This week we lost one of our beloved camp dogs, Iz. He loved camp, but his favorite spot was behind the kitchen, where he always hoped to find some tasty morsels, or in a koogee, where he went searching for campers’ contraband food. We will all miss him dearly. He was the sweetest dog, and a lover of life in all of its deliciousness. So it’s only fitting that a tribute to him was written this summer by Fred, one of our favorite chefs. Fred’s kindness and positivity is matched only by his skills in the camp kitchen. He wrote these words this summer, in honor of Iz.
As humans, we are born having to learn how to love, how to trust, how to be kind. As we grow, we are taught the want of more, unfortunately. Sometimes it is to the extent that we are blind to the simple things in life, the smell of the air after a nice rain, the sounds of birds in the morning, the sunrise over a lake, a kind word from a stranger, a simple hug.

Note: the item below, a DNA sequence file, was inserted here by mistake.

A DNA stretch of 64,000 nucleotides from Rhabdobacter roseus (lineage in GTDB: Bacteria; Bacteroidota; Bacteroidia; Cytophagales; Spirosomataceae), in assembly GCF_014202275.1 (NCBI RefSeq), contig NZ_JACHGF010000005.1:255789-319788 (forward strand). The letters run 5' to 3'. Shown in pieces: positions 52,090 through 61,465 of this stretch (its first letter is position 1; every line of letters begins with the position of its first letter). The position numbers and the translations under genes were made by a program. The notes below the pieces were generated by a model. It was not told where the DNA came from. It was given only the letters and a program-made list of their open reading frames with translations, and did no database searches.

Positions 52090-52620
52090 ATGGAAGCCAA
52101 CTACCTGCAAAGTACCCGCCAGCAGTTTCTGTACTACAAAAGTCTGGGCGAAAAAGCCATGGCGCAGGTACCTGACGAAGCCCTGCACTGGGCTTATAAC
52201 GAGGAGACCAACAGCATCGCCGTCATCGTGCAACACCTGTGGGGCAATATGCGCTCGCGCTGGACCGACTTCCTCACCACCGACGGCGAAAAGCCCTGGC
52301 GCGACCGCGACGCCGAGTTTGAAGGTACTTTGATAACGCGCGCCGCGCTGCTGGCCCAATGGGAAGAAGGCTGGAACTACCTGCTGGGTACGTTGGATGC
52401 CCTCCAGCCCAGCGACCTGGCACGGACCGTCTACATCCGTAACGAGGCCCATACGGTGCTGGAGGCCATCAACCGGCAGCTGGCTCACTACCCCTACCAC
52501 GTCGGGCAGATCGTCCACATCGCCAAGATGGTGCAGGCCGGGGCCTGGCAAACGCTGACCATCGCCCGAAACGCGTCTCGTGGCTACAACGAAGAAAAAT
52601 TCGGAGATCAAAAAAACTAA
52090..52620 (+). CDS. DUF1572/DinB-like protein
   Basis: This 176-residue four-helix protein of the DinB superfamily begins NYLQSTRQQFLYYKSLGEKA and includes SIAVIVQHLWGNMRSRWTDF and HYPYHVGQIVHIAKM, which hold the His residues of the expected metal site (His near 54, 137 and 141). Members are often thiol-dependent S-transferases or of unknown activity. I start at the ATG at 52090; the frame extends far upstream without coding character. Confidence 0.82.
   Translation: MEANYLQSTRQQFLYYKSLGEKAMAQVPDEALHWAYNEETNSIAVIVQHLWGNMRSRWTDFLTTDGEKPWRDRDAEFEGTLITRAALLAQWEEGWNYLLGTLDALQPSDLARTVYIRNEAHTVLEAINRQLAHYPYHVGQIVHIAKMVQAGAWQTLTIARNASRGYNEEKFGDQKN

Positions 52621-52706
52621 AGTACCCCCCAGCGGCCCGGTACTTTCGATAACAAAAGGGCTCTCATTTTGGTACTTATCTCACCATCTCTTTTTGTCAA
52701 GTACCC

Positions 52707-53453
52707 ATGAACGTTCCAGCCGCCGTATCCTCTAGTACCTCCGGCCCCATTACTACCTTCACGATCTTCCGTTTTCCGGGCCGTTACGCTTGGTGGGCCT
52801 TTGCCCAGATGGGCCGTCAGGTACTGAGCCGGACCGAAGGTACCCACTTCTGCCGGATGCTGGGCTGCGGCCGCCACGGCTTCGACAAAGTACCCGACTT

We live an average of seventy nine years. Dog live an average of 15 years. One of the major differences between us and our canine friends is that most of them are born already knowing how to trust, how to live, and how to be kind. They have an innate ability to enjoy the simple pleasures of their short time with us, and the only thing they ask in return is a pat on the head, a nice ear scratching, or a good belly rub. People say that you should train your dogs. I say that we need to pay more attention to our four legged friends and take time for them to train us on how to love, how to trust, and mostly how to be kind.
Be kind, because manliness requires kindness.